Five Top Areas We Ought to Consider
…. When Productivity Takes a Dip
Consistently strong productivity is so valued. As leaders, we are certainly worthy of a solid pat on the back when we have achieved a workplace where productivity isn’t a concern. Truth be told, just like any other function within an organizations structure and life cycle is the fact that we can always, always and always be prepared for change.We’re dealing with human beings, too. As leaders, managers, bosses, or whatever general title you happen to hold, we all realize that we need people to help our organization function. The best leaders and managers know their people well enough to know what makes them tick. A common theme that I can almost guarantee all of us share is that not one of us appreciates wasted time.
On that note, according to Warner (2017), five areas that we should focus on to prevent productivity drains:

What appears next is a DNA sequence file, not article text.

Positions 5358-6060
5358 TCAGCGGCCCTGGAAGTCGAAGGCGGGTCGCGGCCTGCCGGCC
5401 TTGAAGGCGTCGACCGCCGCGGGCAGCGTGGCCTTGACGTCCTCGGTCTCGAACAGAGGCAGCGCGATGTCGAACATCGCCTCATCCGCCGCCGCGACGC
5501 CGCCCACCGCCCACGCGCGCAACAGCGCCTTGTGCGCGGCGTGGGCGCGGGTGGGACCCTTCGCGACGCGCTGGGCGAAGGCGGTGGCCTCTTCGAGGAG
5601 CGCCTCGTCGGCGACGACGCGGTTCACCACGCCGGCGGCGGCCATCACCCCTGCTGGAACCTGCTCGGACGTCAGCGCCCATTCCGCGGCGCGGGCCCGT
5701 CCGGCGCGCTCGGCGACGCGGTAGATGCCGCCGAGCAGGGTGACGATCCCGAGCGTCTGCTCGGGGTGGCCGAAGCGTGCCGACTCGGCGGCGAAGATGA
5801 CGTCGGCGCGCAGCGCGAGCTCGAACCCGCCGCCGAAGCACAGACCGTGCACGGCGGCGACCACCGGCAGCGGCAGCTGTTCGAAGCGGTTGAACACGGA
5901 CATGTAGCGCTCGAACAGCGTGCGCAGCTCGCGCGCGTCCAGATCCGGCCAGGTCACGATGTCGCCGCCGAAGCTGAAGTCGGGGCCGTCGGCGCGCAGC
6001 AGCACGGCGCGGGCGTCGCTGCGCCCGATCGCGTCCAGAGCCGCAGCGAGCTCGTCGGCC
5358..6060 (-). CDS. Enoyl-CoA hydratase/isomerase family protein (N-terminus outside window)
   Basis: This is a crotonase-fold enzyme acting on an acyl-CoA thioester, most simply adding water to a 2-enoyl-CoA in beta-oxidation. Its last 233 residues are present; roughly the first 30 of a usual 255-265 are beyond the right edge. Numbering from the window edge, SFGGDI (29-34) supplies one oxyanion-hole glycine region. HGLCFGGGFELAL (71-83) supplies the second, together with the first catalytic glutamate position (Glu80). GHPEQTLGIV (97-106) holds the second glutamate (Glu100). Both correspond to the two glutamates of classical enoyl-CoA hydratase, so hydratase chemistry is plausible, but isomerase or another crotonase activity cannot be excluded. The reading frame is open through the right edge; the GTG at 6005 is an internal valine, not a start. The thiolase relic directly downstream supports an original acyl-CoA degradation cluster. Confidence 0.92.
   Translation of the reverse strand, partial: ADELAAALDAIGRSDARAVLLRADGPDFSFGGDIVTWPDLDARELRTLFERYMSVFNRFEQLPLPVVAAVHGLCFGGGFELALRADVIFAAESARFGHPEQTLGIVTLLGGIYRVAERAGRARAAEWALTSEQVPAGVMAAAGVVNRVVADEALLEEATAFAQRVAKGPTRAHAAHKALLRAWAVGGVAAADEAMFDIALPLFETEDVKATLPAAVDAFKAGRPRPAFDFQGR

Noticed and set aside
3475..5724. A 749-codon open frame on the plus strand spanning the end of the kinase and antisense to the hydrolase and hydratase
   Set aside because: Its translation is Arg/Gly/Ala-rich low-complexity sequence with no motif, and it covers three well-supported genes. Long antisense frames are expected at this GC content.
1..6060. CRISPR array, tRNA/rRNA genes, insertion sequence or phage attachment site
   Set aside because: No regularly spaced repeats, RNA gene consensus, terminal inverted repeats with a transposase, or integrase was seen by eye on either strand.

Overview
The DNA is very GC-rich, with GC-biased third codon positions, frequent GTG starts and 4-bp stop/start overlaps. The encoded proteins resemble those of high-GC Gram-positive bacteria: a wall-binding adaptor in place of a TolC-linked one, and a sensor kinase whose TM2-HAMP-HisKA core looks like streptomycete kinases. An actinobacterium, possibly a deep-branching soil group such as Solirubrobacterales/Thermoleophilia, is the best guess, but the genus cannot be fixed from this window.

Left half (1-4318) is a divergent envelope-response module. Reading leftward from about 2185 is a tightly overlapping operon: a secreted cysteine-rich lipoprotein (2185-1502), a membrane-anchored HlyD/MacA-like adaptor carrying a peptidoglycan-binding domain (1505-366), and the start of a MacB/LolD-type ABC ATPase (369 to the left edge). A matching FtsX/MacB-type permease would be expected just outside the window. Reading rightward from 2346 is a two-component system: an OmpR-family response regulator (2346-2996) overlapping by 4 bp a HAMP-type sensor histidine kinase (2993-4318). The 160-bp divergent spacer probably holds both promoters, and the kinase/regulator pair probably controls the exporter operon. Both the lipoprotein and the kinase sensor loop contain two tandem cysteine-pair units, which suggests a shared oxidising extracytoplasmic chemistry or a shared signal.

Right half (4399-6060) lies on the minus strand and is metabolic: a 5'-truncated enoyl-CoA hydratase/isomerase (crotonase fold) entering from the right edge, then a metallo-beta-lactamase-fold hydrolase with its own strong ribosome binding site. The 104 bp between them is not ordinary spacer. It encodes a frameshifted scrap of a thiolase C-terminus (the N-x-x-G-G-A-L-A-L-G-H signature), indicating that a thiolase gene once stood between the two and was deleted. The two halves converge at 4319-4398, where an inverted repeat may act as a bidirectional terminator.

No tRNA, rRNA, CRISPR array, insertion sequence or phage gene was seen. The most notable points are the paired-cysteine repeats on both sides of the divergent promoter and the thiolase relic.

- Process and procedures that aren’t clear; and systems and policies that aren’t well developed
- Unwarranted or unnecessary communication (i.e. meetings that are redundant or time wasters, excessive emailing)
- Distractions, interruptions, and multi-tasking. Each of these are prime for increased errors rates and certainly… for reduced productivity
- Failing to take advantage of automated tasks. Conducting repetitive tasks manually really, really slows things down
- Office politics and toxic employees are definitely time wasters and morale drainers
What have you noticed to be top drains on workplace productivity? What tips could you offer to to help others who experience this?